Despite all these similarities, there seems to be an underlyingdifference in the extent to which all of Nature and creation is summarizedin these writer’s respective leaves. Thoreau sees the leaf as the basicblueprint for all of creation and life. For him everything stems from theleaf, it is the starting point. For Whitman the grass is more of the gridwork used to lay out the blueprint of creation. Both are very important,but have slightly different rolls. Whitman’s grass is not the culminationof creation, which directly connects all the pieces by acting as a model,but rather a common thread linking all the different pieces together. Idon’t think Whitman’s creation has one culminating piece that encompassesthe whole by being the starting point for everything and having a definitepiece of every part of the whole, unless it is Whitman himself.
Thoreau seems to think that even our language is connected to theleaves. In addition to all the puns he makes using leafy vocabulary, hefinds ways to relate the letters themselves to the leaf. He talks a lotabout the lobes of the leaf and compares them to the lobes of the letter b,either single lobed as in b, or double lobed as in B. These are symbolicas are the compressed f and v in “leaf” and “leaves” respectively, in whichhe sees a flat or dry leaf. He takes this even farther comparing theEnglish word “lobe” to “globe” using the Greek and Latin, thus encompassingthe many languages and cultures of the globe through the lobe of the leaf.
Through this Thoreau has the very nature of our language written in theleaves.
He makes a pun on leaves of trees and leaves of paper, orhieroglyphics, which carries a great deal of meaning. By making this pun,he is implying that just as the Creator has all of his creation written onthe leaves of His trees, Thoreau has all of his creation (i.e. his books,especially Walden) written on leaves of paper. In other words, Walden isnot just some rambling from his years in the woods, to be taken lightly,but something that connects Thoreau to God himself. He takes this pun andalso talks about the hieroglyphics in connection to God’s patent on theleaf. Again he is saying that God’s one patent, the leaf, carries hisblueprint for the rest of the world, that all of the workings of our planetstem from the leaf.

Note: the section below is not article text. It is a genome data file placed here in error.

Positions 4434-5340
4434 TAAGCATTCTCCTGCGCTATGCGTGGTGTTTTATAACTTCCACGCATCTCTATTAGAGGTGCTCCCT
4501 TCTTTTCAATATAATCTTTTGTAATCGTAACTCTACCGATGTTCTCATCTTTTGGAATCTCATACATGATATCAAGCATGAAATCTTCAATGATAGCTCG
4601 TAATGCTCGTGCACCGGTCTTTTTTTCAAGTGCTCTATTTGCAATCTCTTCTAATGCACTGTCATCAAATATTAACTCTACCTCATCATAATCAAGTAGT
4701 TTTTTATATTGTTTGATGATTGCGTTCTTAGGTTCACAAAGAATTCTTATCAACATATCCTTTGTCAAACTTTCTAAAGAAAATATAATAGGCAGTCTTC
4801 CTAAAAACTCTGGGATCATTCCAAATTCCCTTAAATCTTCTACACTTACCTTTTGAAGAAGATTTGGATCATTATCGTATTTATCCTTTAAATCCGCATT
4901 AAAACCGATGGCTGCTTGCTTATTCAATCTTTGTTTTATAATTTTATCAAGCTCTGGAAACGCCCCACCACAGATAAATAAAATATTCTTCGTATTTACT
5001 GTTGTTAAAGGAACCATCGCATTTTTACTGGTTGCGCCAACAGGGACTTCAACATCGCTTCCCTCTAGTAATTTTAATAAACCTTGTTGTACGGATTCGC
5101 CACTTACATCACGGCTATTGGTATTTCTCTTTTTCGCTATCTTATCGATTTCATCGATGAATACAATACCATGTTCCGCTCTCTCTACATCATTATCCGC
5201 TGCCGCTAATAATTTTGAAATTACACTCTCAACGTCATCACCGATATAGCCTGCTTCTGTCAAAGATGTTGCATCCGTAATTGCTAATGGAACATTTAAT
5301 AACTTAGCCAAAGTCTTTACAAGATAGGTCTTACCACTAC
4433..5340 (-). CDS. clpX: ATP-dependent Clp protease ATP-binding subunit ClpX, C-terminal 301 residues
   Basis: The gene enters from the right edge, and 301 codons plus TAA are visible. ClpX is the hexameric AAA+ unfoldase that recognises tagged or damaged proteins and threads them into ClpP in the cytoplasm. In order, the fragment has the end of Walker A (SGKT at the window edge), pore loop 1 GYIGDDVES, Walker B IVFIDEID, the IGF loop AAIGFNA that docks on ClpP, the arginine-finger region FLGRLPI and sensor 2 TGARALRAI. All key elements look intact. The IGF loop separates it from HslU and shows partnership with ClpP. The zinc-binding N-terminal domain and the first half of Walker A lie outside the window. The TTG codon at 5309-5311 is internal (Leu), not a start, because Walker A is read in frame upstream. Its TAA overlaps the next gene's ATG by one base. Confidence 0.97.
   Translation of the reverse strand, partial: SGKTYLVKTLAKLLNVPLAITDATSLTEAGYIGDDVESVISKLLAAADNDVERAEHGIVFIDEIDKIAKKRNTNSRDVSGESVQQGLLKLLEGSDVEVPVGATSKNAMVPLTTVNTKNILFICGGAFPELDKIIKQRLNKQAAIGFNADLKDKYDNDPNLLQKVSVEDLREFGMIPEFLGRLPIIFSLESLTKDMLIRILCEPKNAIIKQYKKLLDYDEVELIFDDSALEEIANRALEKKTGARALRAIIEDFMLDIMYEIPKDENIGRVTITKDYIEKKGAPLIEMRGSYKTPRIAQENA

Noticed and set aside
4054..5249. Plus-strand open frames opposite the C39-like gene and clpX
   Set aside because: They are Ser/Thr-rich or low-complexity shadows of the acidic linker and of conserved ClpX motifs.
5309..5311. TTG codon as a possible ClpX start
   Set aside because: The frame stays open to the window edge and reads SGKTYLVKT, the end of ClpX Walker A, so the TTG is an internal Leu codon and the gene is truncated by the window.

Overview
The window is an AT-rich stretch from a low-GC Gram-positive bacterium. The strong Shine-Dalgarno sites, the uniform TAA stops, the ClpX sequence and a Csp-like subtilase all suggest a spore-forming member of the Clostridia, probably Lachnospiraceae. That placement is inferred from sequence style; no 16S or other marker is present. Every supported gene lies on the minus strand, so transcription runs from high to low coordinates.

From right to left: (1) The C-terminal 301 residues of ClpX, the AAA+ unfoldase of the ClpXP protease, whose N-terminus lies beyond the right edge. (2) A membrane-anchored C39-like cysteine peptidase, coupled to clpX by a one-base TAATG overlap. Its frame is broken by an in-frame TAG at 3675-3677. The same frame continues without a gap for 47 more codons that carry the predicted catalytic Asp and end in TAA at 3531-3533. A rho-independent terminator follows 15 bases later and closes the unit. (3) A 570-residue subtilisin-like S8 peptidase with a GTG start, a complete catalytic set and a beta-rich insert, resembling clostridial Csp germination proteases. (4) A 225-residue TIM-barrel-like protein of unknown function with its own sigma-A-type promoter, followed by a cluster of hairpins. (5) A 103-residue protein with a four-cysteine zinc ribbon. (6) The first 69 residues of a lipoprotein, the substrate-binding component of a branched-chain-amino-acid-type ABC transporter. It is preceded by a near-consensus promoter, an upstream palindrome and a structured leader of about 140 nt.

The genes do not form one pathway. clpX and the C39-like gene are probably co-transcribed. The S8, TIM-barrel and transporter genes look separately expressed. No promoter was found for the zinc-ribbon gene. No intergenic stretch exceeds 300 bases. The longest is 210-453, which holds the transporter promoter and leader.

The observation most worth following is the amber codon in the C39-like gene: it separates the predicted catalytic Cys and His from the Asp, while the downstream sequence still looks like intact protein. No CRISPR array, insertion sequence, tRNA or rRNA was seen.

Whitman makes the same pun on leaves of paper, and his leaves ofgrass, although he does not carry it as far as the letters themselves. Hedoes call the grass a hieroglyph, and on it he finds his idea that the samegrass grows everywhere, encompassing the whole globe. This is that sameidea as Thoreau’s “lobe” to “globe” covering the whole world and all of itslanguages through the leaf. Titling his books Leaves of Grass uses thesame obvious pun about all of life being written on the leaves of grassjust like Whitman writes on leaves of paper. This carries with it the sameeffect as Thoreau’s pun, connecting Whitman to the entire world through hisbook, just like the grass connects the whole world.
Thoreau and Whitman both see all of life being interwoven andconnected.The smallest part is as important as the largest part, and ifany of it were missing we would not have the whole. Neither of them wasafraid to contradict themselves because they saw very clearly theirconnections to a very complicated Nature. They both were influenced by theTranscendentalists views of science, Nature, and God. Whitman’s view ofNature was much broader than Thoreau’s however. For Thoreau, science,Nature, and God all have roots in every aspect of our world but they seemto go above and beyond all the parts of our world. For Whitman, science isa door to be opened, but it is just a way in to another part of the whole,and he sees himself as an equal to God, and all the gods that ever were.
We are all a part of Nature, but we are what makes Nature so big, it is notwhat it is in and of itself. Thoreau saw Nature as something bigger thanourselves that we should find and connect to because it is our point ofconnection to God and the rest of the world. Whitman saw us as alreadyconnected to God and the rest of the world, just by being and what weshould search for are all the threads connecting us so that we becomesomething above and beyond God and Nature and science.
Cite this Meagan Smith “Spring” Chapter
Meagan Smith “Spring” Chapter. (2019, Jan 06). Retrieved from https://graduateway.com/meagan-smith/